AUSTIN, Texas/SACRAMENTO, California (Reuters) - Texas Governor Rick Perry treated guests to a barbecue lunch paid for by a wealthy businessman. Supporters of California Governor Jerry Brown munched on hot dogs at a union-sponsored picnic.
The stark contrast in inaugural menus last month highlights the different approaches the two most populous U.S. states are taking to deal with massive budget deficits.
Perry, a Republican, campaigned on the strength of the Texas economy and made political hay of the fact the Lone Star state had avoided California’s massive deficit, pegged at $25.4 billion through the upcoming budget year.
Now Texas faces a budget deficit estimated as high as $27 billion for the upcoming two-year cycle of 2012-2013. To close the gap, state legislators have proposed steep cuts in funding to education and welfare programs.
California and Texas are in similar budgetary dire straits following a painful U.S. recession that severely crimped state tax receipts and other critical revenue sources.
How the debate plays out in Austin and Sacramento will be watched closely by the $2.8 trillion U.S. municipal bond market, which states could tap to cover their shortfalls. California, which has the world’s eighth-largest economy, is the market’s biggest debt issuer.
The steps that Texas and California lawmakers take in coming months to control the damage will also test the nation’s appetite for new taxation in the face of an anti-tax drive spearheaded by conservative Tea Party activists, who helped propel Republicans to big gains in last year’s congressional elections.
“I think it’s fair to call the upcoming fiscal year the most challenging budget year on record for states,” said Nicholas Johnson, director of state fiscal projects at the Center on Budget and Policy Priorities.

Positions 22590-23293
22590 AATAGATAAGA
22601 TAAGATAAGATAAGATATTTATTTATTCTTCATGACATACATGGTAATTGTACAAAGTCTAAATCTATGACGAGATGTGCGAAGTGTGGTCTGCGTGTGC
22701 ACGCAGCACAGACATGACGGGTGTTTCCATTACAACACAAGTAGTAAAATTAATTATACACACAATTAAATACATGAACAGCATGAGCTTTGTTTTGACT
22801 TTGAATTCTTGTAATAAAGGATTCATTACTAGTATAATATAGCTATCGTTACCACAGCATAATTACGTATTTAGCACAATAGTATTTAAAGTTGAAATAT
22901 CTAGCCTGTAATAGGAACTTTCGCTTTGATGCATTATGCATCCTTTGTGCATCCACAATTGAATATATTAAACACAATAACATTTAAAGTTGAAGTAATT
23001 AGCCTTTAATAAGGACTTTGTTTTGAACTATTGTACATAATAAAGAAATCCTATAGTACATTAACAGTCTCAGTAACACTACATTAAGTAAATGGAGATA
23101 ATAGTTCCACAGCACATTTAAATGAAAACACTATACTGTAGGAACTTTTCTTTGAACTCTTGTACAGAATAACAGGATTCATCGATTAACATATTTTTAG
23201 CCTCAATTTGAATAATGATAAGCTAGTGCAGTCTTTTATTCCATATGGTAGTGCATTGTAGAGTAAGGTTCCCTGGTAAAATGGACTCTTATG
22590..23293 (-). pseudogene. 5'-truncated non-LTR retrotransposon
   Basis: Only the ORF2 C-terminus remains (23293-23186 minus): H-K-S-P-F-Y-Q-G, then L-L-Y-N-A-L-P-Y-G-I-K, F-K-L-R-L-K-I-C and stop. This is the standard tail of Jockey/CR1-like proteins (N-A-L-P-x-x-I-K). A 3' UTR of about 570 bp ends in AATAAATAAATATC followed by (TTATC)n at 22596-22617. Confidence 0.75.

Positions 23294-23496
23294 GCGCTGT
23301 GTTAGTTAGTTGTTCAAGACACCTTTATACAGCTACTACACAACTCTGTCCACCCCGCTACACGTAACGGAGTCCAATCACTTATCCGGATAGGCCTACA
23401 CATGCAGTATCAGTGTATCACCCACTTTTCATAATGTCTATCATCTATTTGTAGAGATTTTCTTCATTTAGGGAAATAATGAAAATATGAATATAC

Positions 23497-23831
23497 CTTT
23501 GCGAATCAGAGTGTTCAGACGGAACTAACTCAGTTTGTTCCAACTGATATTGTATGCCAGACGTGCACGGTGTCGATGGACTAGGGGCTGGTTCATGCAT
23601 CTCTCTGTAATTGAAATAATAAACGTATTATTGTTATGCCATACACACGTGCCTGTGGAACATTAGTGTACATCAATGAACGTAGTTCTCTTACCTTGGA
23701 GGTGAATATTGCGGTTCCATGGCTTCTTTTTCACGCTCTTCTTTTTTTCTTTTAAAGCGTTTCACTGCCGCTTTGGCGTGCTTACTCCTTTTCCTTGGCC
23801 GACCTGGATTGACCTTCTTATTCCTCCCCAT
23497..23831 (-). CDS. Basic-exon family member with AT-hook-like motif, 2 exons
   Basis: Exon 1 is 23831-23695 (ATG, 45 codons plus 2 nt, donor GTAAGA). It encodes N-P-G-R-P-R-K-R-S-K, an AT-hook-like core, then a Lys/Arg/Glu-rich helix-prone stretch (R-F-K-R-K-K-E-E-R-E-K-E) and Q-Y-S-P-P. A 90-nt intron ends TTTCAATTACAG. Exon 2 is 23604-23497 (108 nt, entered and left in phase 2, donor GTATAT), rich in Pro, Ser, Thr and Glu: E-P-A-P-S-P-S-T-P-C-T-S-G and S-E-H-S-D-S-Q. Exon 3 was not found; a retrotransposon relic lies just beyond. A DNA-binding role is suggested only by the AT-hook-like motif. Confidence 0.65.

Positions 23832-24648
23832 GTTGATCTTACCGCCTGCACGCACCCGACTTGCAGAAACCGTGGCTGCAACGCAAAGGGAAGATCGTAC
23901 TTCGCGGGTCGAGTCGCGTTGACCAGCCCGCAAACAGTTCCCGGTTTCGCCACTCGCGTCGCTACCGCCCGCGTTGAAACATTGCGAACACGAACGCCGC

States face a collective budget gap of $175 billion through 2013, even after closing gaps totaling $230 billion over the past two years, the National Governors Association said. Federal help from previous years is drying up.
Brown, a Democrat, wants to fill the gap with a combination of $12.5 billion in spending cuts and $12 billion in tax hikes, and seeks to ask voters for approval.
Brown is no stranger to tax fights. In 1978, during his earlier stint as governor, California voters passed Proposition 13, which constrained the state’s ability to impose new taxes.
Texas has a long history of business-friendly policies and conservative tax policy -- the state has no income tax. It has traditionally ranked low among U.S. states in public funding for education and social programs.
California’s deficit is the largest of any of the 50 U.S. states in absolute dollar terms, but Texas’ projected 2012 budget shortfall is equal to 31.5 percent of its 2011 budget, versus 29.3 percent for California, according to the Center on Budget and Policy Priorities.
Experts say Texas’ budget has been under pressure for years. The state used about $6.4 billion in federal funds from the 2009 Recovery Act to fill a shortfall in its 2010-2011 budget cycle, but those funds will not be available in the 2012-2013 period.
In Texas, a conservative stronghold where Republicans hold a big majority in the Legislature, attempts to raise taxes to cover the shortfall are likely to fall flat.
Texas weathered a 2003 budget shortfall without raising taxes and “remained true to fiscal discipline while addressing budget challenges similar to those we face today,” Perry told a business convention last month.
Texas has an ace up its sleeve -- a $9.4 billion “rainy day” fund the state has built up over the years, funded by a tax on the state’s oil and natural gas production.
California voters may have some tolerance for higher taxes. Much depends on the ability of Brown, who was elected last November, to secure a special election to ask voters to extend tax hikes to narrow the budget gap.
Brown aims to root out waste and profligacy, such as cutting state officials’ cell phone use, but he exudes belief in government as a positive force.
“Californians will be much more predisposed to raising taxes” than Texans, said Matt Murray, economics professor at the University of Tennessee in Knoxville. “Anything like that in Texas, I don’t think it would even make it to the ballot.”
Editing by Peter Cooney